I'm deep in fifth century Britain with Merlin, and although it took me a wee while to get into the book, Mary Stewart is a storyteller of such skill and flair, and she has done her research so thoroughly, that I'm now caught up in this dark world of warring factions and conflicting beliefs, as seen through the eyes of the young prince with the gift of second sight; it's developing beautifully.
In contrast, I'm also in Illinois in the twentieth century at Laurelfield, home of the wealthy Devohr family. The book is in four parts, moving back in time from 1999 to 1900, and at its centre is Violet Devohr who is introduced in the opening paragraph:
"For a ghost story, the tale of Violet Saville Devohr was vague and underwhelming. She had lived, she was unhappy, and she died by her own hand somewhere in that vast house. If the house hadn't been a mansion, if the death hadn't been a suicide, if Violet Devohr's dark, refined beauty hadn't smouldered down from that massive oil portrait, it wouldn't have been a ghost story at all. Beauty and wealth, it seems, get you as far in the afterlife as they do here on earth. We can't all afford to be ghosts."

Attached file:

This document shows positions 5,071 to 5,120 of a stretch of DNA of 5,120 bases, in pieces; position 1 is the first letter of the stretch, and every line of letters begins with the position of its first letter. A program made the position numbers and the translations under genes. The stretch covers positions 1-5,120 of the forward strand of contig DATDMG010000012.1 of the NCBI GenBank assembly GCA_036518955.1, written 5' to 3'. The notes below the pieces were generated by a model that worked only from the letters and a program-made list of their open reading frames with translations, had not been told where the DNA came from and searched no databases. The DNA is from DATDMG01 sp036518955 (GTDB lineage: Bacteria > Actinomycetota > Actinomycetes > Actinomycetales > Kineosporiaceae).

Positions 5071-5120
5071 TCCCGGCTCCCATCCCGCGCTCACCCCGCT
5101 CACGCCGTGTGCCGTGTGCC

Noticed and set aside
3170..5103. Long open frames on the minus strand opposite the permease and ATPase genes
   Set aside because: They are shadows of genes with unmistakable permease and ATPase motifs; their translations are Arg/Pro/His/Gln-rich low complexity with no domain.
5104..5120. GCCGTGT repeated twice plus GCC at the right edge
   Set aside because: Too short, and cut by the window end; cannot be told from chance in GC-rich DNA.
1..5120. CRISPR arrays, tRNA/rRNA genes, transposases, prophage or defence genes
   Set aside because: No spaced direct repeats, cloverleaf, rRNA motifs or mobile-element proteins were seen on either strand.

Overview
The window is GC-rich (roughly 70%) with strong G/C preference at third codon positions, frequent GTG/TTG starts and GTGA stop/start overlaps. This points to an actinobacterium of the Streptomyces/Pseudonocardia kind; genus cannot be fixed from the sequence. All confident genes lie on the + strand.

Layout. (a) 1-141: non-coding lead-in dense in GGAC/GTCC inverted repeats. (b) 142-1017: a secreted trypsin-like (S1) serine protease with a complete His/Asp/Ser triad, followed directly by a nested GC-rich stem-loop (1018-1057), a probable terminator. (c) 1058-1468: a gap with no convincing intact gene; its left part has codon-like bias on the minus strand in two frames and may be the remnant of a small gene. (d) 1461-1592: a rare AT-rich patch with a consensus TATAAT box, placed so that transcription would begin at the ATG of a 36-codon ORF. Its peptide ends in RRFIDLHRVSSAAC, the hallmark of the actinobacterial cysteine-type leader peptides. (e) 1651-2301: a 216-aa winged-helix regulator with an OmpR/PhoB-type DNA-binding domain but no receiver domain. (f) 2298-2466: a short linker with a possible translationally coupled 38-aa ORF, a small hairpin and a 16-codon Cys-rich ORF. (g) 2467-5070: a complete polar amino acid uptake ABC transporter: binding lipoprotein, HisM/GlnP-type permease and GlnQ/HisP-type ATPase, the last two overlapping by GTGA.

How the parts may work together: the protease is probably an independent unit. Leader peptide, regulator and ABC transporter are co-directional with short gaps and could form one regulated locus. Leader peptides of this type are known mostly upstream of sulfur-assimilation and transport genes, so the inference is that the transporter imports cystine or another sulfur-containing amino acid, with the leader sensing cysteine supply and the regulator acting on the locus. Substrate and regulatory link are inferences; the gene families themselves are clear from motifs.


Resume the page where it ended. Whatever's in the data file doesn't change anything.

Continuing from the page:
Violet's great-granddaughter is married to an academic whose research concerns a poet who lived at Laurelfield when it was an artists' colony. Doug needs access to the colony records which are mouldering away in the attics, but his mother-in-law Gracie "guards the files with a strange ferocity, raising questions about what she might be hiding".
So far this "literary scavenger hunt" is excellent, and I can't wait to read on, but if you're casting around for something new and you have a Kindle, may I point you in the direction of Niall Williams' wonderful, wonderful History of the Rain which is currently available for £3.08. I know I've gone on about it, but it's my 'best read' so far this year - there's a snippet of it here, and no, the irony of that passage quoted in conjunction with an e-book bargain is not lost on me!
What will you be reading this weekend?